Thought Leaders in Mobile and Social: Interview with Steven Levy, CEO of Verivo Software (Part 5)

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Sramana Mitra: Numerous companies come through in this series that are working in that area. We are tracking that trend.

Steven Levy: We have gone through a bunch of changes to our own product and technology. If you look back and look at how the web developed, the first tools that came out tried to do it all. They tried giving me my tool to design the web page, then put on the server, etc. Then it split. You had the development tools, and then you had the app servers and the run-time component.

I see exactly the same thing happening here. The meat of the old days was closed environments, which gave you the development tool and then let you take it into a run-time environment and run it. That is what the platform gave you, and you had to use their development platform. Our previous product was just like that. But the industry was demanding more and more openness. They weren’t demanding openness by asking these tools to have APIs. They wanted to use best-to-breed development tools and then find ways to integrate run-time and back-end support into that, which is exactly what we have done. The demand for openness and the separation of the front end development and the run-time or back-end development has been important growth you have seen over and over again, and it is now finally coming to mobility as well.

[To continue by reading Part 6, click here. Follow these links to read Part 1Part 2, Part 3 and Part 4.]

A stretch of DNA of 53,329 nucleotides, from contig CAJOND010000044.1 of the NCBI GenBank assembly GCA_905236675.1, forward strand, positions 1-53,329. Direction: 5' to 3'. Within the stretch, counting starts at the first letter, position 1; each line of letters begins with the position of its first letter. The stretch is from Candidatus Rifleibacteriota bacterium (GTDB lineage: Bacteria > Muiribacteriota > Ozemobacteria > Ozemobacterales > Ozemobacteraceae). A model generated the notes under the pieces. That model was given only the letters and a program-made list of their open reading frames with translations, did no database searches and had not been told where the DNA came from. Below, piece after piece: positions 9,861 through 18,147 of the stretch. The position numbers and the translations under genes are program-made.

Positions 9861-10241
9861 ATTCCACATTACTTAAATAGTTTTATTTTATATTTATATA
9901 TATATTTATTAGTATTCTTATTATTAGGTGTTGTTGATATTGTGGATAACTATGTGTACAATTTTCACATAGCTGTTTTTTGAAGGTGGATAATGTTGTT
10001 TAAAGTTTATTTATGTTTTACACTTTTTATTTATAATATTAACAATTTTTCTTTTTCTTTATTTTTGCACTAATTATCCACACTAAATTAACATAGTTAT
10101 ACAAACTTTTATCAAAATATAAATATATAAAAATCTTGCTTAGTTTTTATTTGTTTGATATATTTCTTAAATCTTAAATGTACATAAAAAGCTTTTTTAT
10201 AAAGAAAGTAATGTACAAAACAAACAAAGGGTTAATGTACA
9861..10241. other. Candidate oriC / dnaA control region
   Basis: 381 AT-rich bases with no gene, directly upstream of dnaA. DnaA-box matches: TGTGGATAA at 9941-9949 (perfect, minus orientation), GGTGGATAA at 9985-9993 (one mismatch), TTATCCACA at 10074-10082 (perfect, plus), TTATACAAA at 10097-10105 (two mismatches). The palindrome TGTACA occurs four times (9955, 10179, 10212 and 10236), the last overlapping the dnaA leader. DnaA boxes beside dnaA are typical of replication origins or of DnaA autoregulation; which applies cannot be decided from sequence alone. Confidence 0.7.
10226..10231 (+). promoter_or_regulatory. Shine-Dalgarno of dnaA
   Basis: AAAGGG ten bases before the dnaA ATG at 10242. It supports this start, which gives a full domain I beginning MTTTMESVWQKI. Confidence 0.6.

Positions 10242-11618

SM: If you were to advise a new entrepreneur starting a new company, where would you point that person to?

SL: I would point them to building enterprise apps – whether those are CRM apps or field service apps by vertical. If I sat down with my team and said, “We have some customers who are lawyers. Can we come up with a mobile app suite for lawyers that is really great?” There are 12 apps we could come up with that would make them more productive. The goal is to design those apps so that they are flexible enough to tie into lots of different back end systems these guys might have, but still have a certain set of functionality on the front, that would be a huge opportunity.

SM: Are you marketing your technology as a platform on which you are inviting developers to develop apps?

SL: Yes. Our platform can be used by businesses directly to build their own apps, by software companies to build apps that tie into legacy systems, or by other corporate systems or system integrators that might want to use our software in a solution they are promoting.

SM: What is your business strategy? Are you selling to enterprises and asking them to build apps on top of you, or are you building apps on behalf of enterprises? Or are you trying to develop this as a platform company?

SL: I view those two things as the same thing. Our sales pitch to go to market is that we provide a platform that businesses can use to build the apps they need.

SM: Those are two entirely different strategies. If you want to build a platform ecosystem, the amount of work it takes to build a developer network around the platform is huge.

SL: Yes. If you are trying to develop a platform ecosystem, where developers come in and start using it, there are two models for that. There are the developers building their own apps for their own businesses, and then there are enterprise developers coming in and trying to use that technology at the enterprise level. We are not promoting this for developers to use this on a standalone basis for their own apps. We are promoting it only on the basis of being able to use it within the business. But what we find is that those same developers we are talking about here understand that this platform is helping [clients] get access to their company’s corporate systems.

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